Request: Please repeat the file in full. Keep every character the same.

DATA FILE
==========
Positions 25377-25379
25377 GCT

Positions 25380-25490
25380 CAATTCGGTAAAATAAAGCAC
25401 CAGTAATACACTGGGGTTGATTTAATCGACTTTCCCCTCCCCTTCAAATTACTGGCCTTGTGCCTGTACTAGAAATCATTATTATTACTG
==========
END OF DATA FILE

Positions 25377-25379
25377 GCT

Positions 25380-25490
25380 CAATTCGGTAAAATAAAGCAC
25401 CAGTAATACACTGGGGTTGATTTAATCGACTTTCCCCTCCCCTTCAAATTACTGGCCTTGTGCCTGTACTAGAAATCATTATTATTACTG